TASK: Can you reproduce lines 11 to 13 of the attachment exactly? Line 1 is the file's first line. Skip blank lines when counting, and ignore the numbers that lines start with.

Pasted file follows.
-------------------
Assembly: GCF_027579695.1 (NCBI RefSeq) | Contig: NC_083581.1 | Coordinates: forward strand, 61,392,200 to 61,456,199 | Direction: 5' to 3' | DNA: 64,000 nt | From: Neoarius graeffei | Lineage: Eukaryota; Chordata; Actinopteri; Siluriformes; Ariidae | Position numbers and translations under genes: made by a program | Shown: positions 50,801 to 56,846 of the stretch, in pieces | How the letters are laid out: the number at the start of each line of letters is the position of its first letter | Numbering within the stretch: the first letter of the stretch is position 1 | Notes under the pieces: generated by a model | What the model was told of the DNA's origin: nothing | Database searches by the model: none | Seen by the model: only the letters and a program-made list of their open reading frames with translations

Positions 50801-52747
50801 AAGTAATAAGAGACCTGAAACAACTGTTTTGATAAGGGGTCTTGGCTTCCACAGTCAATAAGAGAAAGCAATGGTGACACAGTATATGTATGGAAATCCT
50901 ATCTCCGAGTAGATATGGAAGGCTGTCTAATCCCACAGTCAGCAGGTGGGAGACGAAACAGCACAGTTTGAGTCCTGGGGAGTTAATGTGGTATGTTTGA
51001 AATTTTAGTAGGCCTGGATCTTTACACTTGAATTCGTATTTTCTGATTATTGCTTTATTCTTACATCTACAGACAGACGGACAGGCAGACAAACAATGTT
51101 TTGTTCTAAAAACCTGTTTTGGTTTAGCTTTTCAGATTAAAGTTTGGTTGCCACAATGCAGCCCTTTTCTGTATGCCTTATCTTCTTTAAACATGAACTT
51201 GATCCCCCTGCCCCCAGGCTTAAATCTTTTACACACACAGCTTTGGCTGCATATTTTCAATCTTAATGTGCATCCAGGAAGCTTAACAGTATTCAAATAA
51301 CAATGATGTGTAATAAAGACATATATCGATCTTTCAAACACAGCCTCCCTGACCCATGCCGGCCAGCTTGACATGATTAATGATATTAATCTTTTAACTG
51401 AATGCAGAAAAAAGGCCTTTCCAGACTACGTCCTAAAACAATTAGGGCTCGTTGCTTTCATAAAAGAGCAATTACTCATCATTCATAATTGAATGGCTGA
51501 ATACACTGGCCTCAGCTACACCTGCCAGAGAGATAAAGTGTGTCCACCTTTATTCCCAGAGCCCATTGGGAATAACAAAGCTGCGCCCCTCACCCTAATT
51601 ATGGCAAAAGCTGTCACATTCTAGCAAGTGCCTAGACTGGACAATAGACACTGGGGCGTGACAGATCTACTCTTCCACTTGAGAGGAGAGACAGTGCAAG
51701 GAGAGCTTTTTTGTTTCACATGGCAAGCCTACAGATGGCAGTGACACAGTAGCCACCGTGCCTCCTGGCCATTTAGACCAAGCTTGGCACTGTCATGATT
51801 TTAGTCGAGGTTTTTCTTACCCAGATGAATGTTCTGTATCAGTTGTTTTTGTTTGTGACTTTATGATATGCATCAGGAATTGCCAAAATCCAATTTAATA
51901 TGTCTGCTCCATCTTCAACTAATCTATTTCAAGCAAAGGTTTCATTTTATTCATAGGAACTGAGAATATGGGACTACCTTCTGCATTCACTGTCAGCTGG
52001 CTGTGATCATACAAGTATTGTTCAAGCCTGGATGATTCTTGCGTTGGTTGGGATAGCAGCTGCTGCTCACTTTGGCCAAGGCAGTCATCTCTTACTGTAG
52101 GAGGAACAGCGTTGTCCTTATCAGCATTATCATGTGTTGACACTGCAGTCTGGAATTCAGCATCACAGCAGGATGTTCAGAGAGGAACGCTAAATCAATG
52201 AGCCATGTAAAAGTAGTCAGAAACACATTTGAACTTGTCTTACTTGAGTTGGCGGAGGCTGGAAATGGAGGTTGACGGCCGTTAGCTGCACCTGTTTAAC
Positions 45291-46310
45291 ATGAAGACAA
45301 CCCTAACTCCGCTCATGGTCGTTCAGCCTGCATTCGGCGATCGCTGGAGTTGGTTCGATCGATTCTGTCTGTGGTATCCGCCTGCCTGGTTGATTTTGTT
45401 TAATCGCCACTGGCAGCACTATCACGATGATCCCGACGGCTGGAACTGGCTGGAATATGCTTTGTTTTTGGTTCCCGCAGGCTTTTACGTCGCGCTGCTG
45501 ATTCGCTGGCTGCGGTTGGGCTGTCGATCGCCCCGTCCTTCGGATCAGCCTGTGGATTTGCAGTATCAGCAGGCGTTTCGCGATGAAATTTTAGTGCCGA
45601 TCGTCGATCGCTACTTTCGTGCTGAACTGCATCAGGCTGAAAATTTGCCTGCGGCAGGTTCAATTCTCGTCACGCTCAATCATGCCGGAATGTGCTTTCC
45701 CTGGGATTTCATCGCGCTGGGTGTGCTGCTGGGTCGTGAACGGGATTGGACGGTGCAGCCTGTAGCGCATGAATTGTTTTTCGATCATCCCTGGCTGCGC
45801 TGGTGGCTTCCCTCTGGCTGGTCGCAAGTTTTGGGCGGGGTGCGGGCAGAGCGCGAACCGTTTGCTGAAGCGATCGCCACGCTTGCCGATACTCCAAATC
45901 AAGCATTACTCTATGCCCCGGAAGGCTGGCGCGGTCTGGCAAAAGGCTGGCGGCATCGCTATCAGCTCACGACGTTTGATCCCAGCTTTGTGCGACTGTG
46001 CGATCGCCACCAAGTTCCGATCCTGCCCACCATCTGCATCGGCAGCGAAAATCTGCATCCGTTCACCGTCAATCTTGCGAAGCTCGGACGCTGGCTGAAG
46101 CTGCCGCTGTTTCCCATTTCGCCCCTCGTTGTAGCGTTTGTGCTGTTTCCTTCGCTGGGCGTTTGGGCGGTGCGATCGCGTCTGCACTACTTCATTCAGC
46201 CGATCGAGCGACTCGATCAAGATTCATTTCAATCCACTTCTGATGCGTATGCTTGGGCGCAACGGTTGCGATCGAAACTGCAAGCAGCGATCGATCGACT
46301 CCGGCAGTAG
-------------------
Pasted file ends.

51601 ATGGCAAAAGCTGTCACATTCTAGCAAGTGCCTAGACTGGACAATAGACACTGGGGCGTGACAGATCTACTCTTCCACTTGAGAGGAGAGACAGTGCAAG
51701 GAGAGCTTTTTTGTTTCACATGGCAAGCCTACAGATGGCAGTGACACAGTAGCCACCGTGCCTCCTGGCCATTTAGACCAAGCTTGGCACTGTCATGATT
51801 TTAGTCGAGGTTTTTCTTACCCAGATGAATGTTCTGTATCAGTTGTTTTTGTTTGTGACTTTATGATATGCATCAGGAATTGCCAAAATCCAATTTAATA